Choosing The Right Forklift Battery Solution

Choosing The Right Forklift Battery Solution

Battery-powered forklifts now account for around 60 per cent of the market, and on an upward trajectory, as the demand for gas and diesel-powered forklifts declines due to employee welfare and environmental concerns. This means for those purchasing forklifts, the type of battery used is crucial to maximising energy and workplace efficiency

Currently, the two most commercially available and affordable battery choices are lead-acid and lithium-ion batteries. The type of battery required is dependant on project requirements and specifications. We have a look at the different key aspects to consider when selecting batteries for your forklift operations.

Recharge times

If your business only makes use of the forklift for a couple of hours a day, then lead-acid batteries will be more than capable, as the capacity of these batteries under normal circumstances will be sufficient, and batteries can be recharged overnight.

However, for multi-shift operations and times of high demand where fleets of forklifts are required, lithium-ion batteries are a more efficient solution. High energy density coupled with quick recharge times means that lithium-ion batteries can accommodate multiple shifts whilst also reducing idle time.

This quick recharge time will remove the need for a second ‘on-charge’ battery, further reducing the footprint of a warehouse dedicated to charging forklift batteries, allowing for more space for storage and distribution.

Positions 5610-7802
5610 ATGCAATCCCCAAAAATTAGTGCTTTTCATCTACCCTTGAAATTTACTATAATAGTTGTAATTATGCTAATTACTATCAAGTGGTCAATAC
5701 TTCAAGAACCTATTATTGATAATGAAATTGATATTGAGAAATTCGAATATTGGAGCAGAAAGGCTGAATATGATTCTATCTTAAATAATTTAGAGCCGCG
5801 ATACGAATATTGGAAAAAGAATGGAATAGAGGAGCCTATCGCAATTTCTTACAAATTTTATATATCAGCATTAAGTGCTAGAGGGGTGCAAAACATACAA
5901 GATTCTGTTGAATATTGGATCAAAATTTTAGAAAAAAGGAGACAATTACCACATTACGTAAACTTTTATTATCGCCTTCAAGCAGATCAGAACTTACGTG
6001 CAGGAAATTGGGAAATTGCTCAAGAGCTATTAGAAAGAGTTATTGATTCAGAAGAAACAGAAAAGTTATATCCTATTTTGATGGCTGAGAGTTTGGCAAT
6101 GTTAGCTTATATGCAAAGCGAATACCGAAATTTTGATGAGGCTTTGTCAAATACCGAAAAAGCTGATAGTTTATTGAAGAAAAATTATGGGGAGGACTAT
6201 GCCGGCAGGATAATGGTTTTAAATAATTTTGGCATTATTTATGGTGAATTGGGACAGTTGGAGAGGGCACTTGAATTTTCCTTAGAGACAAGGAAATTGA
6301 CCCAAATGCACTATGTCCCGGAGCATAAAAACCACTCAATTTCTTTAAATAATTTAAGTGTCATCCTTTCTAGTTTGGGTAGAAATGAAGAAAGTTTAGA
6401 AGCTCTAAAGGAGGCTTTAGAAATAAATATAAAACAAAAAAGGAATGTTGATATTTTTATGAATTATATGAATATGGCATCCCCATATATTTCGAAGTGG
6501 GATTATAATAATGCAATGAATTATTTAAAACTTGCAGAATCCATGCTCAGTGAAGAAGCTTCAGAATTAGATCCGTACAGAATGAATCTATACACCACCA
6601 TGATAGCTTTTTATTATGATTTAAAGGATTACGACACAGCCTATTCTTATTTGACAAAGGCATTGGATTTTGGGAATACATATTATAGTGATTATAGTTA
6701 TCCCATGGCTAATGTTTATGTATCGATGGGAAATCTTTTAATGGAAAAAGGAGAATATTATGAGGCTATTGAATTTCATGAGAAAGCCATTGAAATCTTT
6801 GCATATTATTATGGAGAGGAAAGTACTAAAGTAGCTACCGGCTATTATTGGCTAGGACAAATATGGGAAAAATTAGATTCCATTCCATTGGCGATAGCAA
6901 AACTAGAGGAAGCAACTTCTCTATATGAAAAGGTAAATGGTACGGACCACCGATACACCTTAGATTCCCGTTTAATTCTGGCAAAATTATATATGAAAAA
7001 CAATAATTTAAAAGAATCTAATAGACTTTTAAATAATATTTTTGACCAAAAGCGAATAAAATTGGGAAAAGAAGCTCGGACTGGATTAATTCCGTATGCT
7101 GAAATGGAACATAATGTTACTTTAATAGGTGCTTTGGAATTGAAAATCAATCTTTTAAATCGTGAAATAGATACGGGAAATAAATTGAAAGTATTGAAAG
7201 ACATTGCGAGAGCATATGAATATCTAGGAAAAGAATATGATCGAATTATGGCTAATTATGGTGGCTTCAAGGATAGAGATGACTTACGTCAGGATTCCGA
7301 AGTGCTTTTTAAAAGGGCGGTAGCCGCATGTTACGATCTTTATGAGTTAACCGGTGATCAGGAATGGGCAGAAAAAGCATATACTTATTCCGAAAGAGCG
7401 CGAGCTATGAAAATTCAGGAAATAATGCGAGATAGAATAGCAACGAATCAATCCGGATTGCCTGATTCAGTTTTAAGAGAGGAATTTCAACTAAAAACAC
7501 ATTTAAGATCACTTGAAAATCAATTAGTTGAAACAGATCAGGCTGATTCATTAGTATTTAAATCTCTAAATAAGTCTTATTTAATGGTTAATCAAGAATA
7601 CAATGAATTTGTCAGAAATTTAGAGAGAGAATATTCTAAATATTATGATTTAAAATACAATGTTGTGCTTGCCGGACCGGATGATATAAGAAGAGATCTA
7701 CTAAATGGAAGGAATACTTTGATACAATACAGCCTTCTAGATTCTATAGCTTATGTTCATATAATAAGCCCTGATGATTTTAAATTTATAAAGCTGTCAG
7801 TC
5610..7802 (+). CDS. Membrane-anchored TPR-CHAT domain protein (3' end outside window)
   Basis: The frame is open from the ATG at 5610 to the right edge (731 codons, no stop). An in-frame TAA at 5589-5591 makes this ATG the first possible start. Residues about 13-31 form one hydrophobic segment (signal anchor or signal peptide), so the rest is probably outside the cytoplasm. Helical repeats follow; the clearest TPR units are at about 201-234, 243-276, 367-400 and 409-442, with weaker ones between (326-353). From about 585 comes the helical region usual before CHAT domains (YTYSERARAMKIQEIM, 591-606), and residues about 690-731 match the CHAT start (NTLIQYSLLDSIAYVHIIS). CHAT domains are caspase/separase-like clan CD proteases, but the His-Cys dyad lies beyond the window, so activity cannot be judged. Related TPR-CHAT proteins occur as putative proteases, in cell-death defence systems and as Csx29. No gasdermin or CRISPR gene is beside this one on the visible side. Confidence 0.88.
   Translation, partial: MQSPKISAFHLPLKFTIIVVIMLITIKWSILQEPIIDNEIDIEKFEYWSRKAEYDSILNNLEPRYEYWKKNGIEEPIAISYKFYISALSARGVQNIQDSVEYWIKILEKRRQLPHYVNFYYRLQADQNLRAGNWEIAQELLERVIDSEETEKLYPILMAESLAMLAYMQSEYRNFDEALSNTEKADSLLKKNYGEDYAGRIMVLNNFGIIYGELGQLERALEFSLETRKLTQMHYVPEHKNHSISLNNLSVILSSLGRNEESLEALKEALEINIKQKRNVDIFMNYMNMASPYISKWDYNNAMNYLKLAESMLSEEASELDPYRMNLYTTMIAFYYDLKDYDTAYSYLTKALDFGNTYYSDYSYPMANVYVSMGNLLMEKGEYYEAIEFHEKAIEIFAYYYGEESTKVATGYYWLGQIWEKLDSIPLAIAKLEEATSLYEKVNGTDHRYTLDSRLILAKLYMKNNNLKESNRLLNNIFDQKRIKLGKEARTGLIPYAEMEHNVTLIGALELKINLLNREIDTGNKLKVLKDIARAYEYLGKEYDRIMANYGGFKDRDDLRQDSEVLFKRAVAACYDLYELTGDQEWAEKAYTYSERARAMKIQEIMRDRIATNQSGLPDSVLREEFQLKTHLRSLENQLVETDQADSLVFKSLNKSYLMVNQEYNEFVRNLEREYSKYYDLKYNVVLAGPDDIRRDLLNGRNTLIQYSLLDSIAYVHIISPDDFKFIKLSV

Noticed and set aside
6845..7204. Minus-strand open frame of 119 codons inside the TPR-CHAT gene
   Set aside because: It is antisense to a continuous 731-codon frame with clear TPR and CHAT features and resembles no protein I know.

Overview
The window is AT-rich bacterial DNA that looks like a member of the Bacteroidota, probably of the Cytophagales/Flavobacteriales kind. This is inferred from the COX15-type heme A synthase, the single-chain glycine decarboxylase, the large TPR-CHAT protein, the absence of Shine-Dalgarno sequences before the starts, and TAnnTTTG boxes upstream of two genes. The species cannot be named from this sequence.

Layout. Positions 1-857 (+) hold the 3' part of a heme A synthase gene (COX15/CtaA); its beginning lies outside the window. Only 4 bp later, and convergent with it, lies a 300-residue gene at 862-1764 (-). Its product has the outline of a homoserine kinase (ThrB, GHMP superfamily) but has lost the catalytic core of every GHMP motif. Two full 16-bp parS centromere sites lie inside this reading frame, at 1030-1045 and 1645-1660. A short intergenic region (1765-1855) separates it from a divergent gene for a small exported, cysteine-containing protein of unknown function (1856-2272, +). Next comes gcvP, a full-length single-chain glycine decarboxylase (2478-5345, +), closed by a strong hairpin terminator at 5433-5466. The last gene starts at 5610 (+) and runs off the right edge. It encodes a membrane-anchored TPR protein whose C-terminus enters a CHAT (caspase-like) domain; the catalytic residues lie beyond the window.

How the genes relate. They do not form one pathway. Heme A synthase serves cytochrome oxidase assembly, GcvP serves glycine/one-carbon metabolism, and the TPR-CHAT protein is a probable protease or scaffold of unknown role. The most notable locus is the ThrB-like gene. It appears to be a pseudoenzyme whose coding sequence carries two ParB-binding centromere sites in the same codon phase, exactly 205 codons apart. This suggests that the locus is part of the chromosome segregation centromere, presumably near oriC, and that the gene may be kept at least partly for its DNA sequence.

Most alternatives to lithium-ion will require a backup battery due to the length of time required to recharge, which utilises vital space. Also, unlike other forms of batteries, the performance of forklifts will not start to deteriorate as lithium batteries run out of power.


Whether lead-acid or lithium-ion, the lifetime of the battery will become significantly reduced if the charging cycles are interrupted or if the battery is not fully recharged or is overcharged, or if the incorrect type of battery charger is used.

The development of features that optimise the performance and lifecycle of lithium-ion batteries as a system compared to flooded lead-acid batteries means repair and maintenance efforts are considerably reduced, and in most cases not necessary at all.

Some lithium-ion batteries can also be connected to warehouse management systems (WMS), which will help to notify managers of potential servicing or maintenance requirements before the performance of forklifts starts to suffer.


Both battery types have the potential to present health and safety issues, however, if handled and disposed of correctly, these issues will not arise.

Lead-acid batteries biggest hazard is the risk of sulphuric acid spills when not stored or handled properly. The manufacturer's guidelines should always be adhered to, and aside resistant goggles and gloves should be worn when handling.

The primary concern with lithium-ion batteries is the risk of fires. This can happen if overcharging, deep discharging, or mechanical faults significantly increase the temperature of the battery. However, lithium-ion batteries are manufactured with built-in safety measures to mitigate these risks.

If your business depends on forklifts to operate, the type of industrial battery chosen will have a major impact on the companys overall efficiency. By assessing your operational demands and selecting a battery dependant on requirements from a trusted energy storage manufacturer you can ensure an efficient and cost-effective operation.

If you’re looking for forklift hire in Birmingham, get in touch today.